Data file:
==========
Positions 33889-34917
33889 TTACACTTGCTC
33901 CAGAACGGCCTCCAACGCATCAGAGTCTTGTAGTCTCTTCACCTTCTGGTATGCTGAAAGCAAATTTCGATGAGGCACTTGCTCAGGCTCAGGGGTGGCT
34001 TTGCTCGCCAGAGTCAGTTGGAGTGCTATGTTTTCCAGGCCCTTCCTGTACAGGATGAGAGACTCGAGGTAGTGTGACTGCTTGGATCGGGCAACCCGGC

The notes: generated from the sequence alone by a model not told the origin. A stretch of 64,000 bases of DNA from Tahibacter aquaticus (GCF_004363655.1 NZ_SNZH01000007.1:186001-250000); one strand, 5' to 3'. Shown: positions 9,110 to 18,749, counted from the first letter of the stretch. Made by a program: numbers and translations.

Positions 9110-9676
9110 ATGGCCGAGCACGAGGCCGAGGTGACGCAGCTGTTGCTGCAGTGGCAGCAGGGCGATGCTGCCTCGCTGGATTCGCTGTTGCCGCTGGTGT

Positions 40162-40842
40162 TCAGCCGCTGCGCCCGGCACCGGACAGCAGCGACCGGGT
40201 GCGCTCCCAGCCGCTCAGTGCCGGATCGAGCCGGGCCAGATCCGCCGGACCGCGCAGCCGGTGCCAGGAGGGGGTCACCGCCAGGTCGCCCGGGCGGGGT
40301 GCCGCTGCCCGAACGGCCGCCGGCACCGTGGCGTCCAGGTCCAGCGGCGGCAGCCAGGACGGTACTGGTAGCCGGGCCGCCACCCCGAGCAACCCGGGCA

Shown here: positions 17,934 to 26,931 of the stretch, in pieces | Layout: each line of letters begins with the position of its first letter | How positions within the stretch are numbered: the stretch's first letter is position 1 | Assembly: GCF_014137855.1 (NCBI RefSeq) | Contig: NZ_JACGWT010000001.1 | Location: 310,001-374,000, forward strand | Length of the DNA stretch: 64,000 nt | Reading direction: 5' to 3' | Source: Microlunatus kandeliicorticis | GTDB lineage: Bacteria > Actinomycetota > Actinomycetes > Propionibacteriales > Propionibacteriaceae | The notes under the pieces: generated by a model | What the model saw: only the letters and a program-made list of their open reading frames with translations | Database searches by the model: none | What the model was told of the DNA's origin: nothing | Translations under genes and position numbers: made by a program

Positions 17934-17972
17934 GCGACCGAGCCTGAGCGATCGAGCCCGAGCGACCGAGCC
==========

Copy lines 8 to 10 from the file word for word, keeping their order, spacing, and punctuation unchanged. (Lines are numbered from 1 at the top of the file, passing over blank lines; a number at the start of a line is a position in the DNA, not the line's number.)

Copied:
Positions 40162-40842
40162 TCAGCCGCTGCGCCCGGCACCGGACAGCAGCGACCGGGT
40201 GCGCTCCCAGCCGCTCAGTGCCGGATCGAGCCGGGCCAGATCCGCCGGACCGCGCAGCCGGTGCCAGGAGGGGGTCACCGCCAGGTCGCCCGGGCGGGGT